Twitter helps find dog that took train to Dublin
ASSOCIATED PRESS July 4, 2012 2:48PM
This image made available by Irish Rail shows Deirdre Anglin after being reunited with her Jack Russell terrier Patch Wednesday July 4, 2012 in Dublin, Ireland. When Patch hopped aboard the train to Dublin, the power of Twitter reunited the dog with his master. Irish Rail sent a ``Lost dog! tweet after the Jack Russell terrier arrived with Wednesday morning commuters on a train from neighboring Kilcock, County Kildare. By all accounts, the friendly dog had spent his hourlong journey being petted vigorously. After more than 500 retweets in just 32 minutes, the photo found Patchs owner, Deirdre Anglin, who tweeted the state railway: ``Thats my dog! (AP Photo/Irish Rail, HO)
DUBLIN (AP) — When Patch hopped aboard the train to Dublin, it took the power of Twitter to reunite the dog with his owner.
Irish Rail sent a “Lost dog!” tweet with a photo attachment after the Jack Russell terrier arrived with Wednesday morning commuters on a train from rural Kilcock, County Kildare, an hour’s ride away.
After more than 500 retweets in just 32 minutes, the photo found Patch’s owner, Deirdre Anglin, who tweeted the state railway: “That’s my dog!”
The episode underscored the ubiquitous use of mobile-friendly social media sites in Ireland, a tech-savvy corner of Europe where cell phones were the norm long before they were in the United States.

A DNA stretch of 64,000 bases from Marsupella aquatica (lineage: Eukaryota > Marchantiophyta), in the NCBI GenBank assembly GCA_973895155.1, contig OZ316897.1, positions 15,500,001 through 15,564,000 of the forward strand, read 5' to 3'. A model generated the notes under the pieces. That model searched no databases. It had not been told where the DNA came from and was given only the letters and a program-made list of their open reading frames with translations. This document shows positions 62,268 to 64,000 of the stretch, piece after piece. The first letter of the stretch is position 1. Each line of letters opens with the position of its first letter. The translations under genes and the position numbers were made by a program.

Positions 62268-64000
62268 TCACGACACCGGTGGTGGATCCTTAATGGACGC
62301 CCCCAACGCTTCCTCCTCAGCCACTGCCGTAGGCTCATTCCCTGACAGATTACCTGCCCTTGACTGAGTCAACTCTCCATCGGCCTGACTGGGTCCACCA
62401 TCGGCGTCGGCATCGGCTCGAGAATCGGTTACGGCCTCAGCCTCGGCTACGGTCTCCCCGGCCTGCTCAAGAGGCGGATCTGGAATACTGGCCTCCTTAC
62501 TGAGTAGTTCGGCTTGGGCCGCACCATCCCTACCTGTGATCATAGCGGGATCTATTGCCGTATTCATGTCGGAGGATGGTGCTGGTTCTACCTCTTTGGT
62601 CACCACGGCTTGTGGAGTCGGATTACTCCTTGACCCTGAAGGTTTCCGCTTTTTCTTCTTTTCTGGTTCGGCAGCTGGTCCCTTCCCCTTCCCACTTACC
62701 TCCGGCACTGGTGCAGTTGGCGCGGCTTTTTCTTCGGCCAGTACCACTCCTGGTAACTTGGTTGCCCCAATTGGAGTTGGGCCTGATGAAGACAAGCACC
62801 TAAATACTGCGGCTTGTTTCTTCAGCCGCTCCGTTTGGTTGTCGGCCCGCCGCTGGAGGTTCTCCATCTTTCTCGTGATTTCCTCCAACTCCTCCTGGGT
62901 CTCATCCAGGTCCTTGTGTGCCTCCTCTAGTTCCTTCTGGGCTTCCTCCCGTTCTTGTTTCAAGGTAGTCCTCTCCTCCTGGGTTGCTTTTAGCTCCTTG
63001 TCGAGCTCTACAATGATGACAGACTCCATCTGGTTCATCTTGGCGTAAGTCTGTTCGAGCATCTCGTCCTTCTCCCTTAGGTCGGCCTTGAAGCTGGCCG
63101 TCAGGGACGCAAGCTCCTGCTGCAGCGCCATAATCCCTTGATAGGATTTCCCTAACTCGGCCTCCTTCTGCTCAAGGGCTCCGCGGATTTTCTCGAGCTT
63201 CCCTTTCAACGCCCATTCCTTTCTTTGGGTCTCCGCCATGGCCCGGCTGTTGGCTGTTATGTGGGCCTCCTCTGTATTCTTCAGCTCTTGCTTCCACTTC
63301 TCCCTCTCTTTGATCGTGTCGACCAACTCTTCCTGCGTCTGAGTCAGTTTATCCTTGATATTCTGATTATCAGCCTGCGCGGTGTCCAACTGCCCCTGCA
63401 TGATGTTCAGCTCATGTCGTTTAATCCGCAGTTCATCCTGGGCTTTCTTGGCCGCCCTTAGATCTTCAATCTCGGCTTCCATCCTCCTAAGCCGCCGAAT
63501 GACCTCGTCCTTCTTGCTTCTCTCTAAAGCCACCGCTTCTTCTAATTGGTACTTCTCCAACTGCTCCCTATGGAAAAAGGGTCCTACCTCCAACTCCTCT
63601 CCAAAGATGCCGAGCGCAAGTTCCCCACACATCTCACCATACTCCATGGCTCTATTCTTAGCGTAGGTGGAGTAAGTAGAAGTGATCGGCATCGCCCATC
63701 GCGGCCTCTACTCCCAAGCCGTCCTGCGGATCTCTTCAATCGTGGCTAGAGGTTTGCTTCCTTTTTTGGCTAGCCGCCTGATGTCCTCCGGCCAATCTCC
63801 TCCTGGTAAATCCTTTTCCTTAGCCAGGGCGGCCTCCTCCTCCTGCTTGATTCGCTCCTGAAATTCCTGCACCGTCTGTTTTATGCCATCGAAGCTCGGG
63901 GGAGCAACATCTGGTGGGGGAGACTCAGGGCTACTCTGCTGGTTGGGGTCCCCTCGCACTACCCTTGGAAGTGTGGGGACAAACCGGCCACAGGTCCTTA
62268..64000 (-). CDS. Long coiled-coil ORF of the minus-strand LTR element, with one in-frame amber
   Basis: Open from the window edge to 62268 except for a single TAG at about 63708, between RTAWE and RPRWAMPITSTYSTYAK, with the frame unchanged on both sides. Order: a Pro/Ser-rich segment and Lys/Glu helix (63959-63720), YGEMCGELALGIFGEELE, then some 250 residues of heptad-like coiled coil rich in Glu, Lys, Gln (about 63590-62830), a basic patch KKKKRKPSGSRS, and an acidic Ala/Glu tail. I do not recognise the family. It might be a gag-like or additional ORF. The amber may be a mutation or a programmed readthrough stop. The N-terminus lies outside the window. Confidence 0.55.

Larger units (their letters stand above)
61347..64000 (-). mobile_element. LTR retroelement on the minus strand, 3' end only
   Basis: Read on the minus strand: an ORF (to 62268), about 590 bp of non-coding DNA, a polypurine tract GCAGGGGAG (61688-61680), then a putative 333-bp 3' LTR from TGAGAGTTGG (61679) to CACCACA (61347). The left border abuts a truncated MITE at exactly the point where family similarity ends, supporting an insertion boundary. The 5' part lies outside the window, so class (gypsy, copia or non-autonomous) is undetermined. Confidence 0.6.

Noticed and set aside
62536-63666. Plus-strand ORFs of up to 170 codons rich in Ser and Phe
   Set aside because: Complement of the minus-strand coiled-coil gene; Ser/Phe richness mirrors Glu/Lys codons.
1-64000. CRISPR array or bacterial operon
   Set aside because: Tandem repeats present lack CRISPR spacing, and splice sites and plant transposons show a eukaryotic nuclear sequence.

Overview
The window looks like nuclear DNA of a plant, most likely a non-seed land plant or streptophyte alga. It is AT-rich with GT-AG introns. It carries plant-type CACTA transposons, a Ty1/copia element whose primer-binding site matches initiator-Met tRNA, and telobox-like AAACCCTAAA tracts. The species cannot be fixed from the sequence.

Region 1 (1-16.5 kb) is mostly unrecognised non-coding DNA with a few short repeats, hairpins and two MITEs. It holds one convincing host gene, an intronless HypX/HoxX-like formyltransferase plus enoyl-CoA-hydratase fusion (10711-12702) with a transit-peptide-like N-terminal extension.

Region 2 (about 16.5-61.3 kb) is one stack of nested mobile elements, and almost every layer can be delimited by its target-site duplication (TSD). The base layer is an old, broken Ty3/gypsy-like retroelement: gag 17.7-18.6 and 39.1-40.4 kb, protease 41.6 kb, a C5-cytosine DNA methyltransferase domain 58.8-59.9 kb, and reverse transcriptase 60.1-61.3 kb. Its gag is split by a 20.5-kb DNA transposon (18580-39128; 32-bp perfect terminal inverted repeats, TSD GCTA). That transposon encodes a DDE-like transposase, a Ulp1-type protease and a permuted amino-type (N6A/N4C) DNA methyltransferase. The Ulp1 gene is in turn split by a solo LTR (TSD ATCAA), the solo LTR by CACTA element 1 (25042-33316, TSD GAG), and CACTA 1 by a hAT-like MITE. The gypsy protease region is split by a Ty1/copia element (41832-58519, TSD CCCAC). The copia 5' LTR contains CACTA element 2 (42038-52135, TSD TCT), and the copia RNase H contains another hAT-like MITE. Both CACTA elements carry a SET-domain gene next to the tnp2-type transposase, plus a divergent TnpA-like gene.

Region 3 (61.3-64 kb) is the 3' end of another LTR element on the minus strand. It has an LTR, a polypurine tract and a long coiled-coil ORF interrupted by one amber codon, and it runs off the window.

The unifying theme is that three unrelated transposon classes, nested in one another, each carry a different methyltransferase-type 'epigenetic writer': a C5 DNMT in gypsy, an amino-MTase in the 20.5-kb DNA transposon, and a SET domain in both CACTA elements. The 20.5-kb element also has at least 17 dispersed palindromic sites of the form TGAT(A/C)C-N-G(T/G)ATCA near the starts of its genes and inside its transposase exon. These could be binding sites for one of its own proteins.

Soon after Patch went missing Tuesday night in Kilcock, 20 miles (30 kilometers) west of Dublin, Anglin said she did “the usual social network thing,” posting pictures of the dog on her Facebook account and appealing for followers to spot him.
It wasn’t until after Patch waltzed on to the 6:49 a.m. commuter train in Kilcock that the alarm was sounded.
Rail workers on board dubbed the dog Checker, joking he might be trained to inspect people’s tickets, as commuters took turns petting the friendly dog. They turned him over to Pearse Street station staff on the train’s final stop in the heart of the capital, when it became clear the dog had no owner on board.
Irish Rail spokesman Barry Kenny described Twitter as offering the ideal platform for launching a nationwide appeal for the lost dog. And he said some staff at Pearse Station wished it hadn’t worked so well.
“It was good she showed up so quickly, because the staff in the office were getting quite attached to him,” Kenny said.
Anglin said she was particularly pleased that Irish Rail posted Patch’s photo on Twitter and noted that the rapid retweets by other users to their own followers ensured that, soon, the alert reached her.
Irish Rail and Anglin posted a series of photos documenting her Dublin reunion with Patch, their return train trip, and car journey home. She said fellow train travelers kept asking her: “Is that the dog from Twitter?”